In the autumn of 1981, a group of Parisian teenagers goaded each other into staying the night in The Panthéon, the national monument to French cultural heroes in the Latin Quarter of Paris. A dare, a double dare. At the end of tourist’s opening hours, they squeezed into a good hiding place inside the building and waited until it was closed. After the security guards had locked up for the night, they emerged with the whole place to themselves. It was an act of infiltration that was exhilarating, addictive and surprisingly easy. It was also the first act of an underground cultural collective known as UX (Urban eXperiment).
Paris is a city with a diverse network of underground tunnels and interconnections – catacombs, drains, service tunnels and shelters – some of which link up with the basements of public buildings and institutions. There has been a long tradition of subversive use of these underground spaces in Paris, from willful exploration to hedonistic partying. It is an obsessive hobby for some, ‘cataphiles’ as they prefer to be known. They take pride in developing an inside knowledge of the underground networks trading master keys and maps with each other in clandestine meetings.
UX have been influential within this subterranean clique. During the thirty years of their existence the group have used their expert knowledge of the city to instigate some very surprising cultural and spatial initiatives. They have staged secret theatre performances in The Panthéon without permission, and art exhibitions in the catacombs. They have held film festivals, including Urban Deserts, based on the hidden areas of the city that they have become so familiar with. The venue of choice for this event was a little used screening room beneath the Palais de Chaillot, which they furnished with a bar and dining facilities. All of these cultural actions were un-publicised and largely unknown to the authorities and owners of the buildings.
A subgroup of UX, called Untergunther, has an unusual specialisation. From years of urban exploration they have identified Parisian cultural urban artifacts that have been neglected and left to decay by the state. Instead of just observing and moving on, they have planned elaborate conservation projects without the need to ask permission. A disused metro station has been lovingly restored for the benefit of no one in particular other than those other cataphiles who might stumble across it in their adventures. Likewise a First World War air-raid shelter and a twelth century crypt have been tended to. Perhaps Untergunther’s most remarkable act of conservation occurred at the Panthéon in 2006.
The idea first came to Jean-Baptiste Viot, a clock-maker by trade and founding member of UX, at one of the group’s performance events at the Panthéon in 2005. He took the opportunity to examine the building’s impressive nineteenth century Wagner clock, which had been broken for over fifty years. Viot came to the conclusion that with time and effort it might be repairable, and so he assembled a team of other UX activists and set about the task. Their first act was to construct a temporary workshop in the dome, concealed by the typical wooden crates that were already littered around the building. The workshop contained chairs, tables, bookshelves, sofas and an area for preparing food. Makeshift drapes enabled a degree of temperature control for the careful work they were about to embark on, and electric cables were connected to the grid to provide lighting, power for tools and web access. For nearly a year the eight members of the conservation team worked through the night on the clock, then left before the morning without being detected. The clock had become rusted due to neglect so each part of the device had to be carefully removed, cleaned and polished before reassembly – a painstaking and laborious process. The pendulum bob and escapement wheel of the mechanism were missing and broken, so these were reconstructed and the clock’s broken glass front plate replaced. The process was intended as a careful act of conservation in which as much as possible of the original device was left in tact. On 24 December 2006, the work was complete. The conservation team left the workshop for the last time and the clock worked once more, chiming at every quarter hour – much to the surprise of the Panthéon’s administration.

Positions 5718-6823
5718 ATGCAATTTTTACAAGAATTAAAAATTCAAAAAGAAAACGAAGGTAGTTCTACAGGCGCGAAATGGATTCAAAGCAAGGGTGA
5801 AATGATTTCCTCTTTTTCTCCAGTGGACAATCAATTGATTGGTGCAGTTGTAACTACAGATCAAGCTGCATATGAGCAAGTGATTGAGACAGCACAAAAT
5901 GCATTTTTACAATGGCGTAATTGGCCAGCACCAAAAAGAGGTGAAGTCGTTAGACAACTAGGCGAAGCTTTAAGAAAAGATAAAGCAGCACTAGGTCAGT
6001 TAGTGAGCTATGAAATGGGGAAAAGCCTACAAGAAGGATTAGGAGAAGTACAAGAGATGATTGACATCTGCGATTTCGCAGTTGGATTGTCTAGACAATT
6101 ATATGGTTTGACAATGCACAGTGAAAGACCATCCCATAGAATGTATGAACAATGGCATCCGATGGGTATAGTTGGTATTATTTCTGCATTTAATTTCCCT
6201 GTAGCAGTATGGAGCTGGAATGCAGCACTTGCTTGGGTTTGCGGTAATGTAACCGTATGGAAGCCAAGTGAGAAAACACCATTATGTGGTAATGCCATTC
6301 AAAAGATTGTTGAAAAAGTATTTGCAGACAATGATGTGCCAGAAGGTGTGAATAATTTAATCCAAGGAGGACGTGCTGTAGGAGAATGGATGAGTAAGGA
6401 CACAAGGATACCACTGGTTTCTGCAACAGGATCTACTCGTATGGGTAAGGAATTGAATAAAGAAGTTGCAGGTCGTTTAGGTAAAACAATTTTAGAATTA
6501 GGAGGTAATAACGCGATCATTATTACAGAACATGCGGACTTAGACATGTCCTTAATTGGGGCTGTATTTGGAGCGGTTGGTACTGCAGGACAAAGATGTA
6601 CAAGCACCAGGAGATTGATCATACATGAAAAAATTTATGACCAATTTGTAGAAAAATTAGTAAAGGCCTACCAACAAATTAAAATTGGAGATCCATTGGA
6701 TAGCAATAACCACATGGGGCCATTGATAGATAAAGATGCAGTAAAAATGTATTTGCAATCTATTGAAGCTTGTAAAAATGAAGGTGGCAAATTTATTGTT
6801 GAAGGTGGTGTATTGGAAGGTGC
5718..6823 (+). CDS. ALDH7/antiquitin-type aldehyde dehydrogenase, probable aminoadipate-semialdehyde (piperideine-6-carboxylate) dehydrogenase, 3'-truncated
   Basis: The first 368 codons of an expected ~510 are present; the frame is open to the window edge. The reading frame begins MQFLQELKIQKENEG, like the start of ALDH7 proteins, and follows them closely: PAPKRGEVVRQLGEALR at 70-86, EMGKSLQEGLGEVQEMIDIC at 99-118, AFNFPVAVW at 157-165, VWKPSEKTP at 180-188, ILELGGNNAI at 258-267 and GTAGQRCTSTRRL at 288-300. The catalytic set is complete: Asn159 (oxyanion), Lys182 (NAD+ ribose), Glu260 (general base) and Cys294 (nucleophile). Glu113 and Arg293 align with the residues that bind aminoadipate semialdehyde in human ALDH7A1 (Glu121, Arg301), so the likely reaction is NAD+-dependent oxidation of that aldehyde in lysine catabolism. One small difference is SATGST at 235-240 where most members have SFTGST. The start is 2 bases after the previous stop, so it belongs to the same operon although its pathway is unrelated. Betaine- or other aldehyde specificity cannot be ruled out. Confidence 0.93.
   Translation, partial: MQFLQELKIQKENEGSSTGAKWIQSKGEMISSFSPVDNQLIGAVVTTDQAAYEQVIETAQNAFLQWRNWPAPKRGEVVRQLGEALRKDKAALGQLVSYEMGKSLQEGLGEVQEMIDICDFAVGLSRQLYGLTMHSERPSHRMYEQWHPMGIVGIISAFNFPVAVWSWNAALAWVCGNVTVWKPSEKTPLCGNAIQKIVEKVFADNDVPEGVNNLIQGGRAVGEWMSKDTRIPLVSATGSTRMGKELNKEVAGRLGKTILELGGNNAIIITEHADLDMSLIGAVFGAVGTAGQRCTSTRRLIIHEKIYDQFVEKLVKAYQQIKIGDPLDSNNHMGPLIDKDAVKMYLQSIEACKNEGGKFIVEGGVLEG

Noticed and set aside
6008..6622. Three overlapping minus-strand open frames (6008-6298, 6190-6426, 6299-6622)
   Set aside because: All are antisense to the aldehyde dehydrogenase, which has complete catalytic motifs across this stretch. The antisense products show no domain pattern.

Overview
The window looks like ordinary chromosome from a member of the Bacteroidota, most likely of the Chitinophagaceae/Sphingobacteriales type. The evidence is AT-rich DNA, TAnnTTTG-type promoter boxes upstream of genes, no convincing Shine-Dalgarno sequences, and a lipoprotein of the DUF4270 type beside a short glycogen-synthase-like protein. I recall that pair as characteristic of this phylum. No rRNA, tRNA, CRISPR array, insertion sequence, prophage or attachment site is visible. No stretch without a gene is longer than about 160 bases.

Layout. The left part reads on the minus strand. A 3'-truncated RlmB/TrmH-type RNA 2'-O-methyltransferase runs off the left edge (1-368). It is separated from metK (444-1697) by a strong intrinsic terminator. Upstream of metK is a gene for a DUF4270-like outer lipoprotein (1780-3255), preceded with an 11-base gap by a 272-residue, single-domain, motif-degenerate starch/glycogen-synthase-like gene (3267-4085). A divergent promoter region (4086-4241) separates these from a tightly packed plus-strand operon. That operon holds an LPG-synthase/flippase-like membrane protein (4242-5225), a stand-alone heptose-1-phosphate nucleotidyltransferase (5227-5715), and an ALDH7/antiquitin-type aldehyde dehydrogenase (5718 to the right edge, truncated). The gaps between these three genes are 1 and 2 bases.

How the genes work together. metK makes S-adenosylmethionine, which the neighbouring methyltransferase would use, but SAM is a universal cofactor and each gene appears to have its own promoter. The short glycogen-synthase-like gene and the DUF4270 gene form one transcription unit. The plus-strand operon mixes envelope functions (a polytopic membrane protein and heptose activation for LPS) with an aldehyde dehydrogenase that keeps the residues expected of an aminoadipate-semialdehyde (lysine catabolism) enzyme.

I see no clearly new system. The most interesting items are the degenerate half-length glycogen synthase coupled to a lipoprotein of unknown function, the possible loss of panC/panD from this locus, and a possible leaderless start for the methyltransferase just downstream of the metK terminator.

There is cultural value in the Panthéon’s built form, its construction between 1758 and 1790 required innovative techniques. It was one of the first buildings of this scale to use reinforced iron bars embedded into the structural stonework to support its slender columns and wall structures. However, its most striking value is as a last resting place and monument to the strength and influence of French culture as created by their most auspicious innovators. After its conversion from a church to a mausoleum in 1791, only those deemed worthy of significant status in French culture have been interned at The Panthéon, including Victor Hugo, Voltaire, Rousseau and Marie Curie.
UX are very much aware of this, which is perhaps why they have developed such an affinity with the Panthéon, returning to it again and again with new ideas for interacting with it. Their relationship with the building has developed over time in a way that is different to how others experience it. And because of this, they have acquired a particular sense of ownership. But their understanding of ownership does not fit into the conventional political or economic model.
"When we speak of cultural heritage, we generally speak of it as belonging to someone: it’s a nation’s heritage; it’s a region’s heritage; it’s a city’s heritage. This manner of speaking can lead you to believe that all cultural heritage has an owner. In truth, heritage only has managers." (UX, 2012)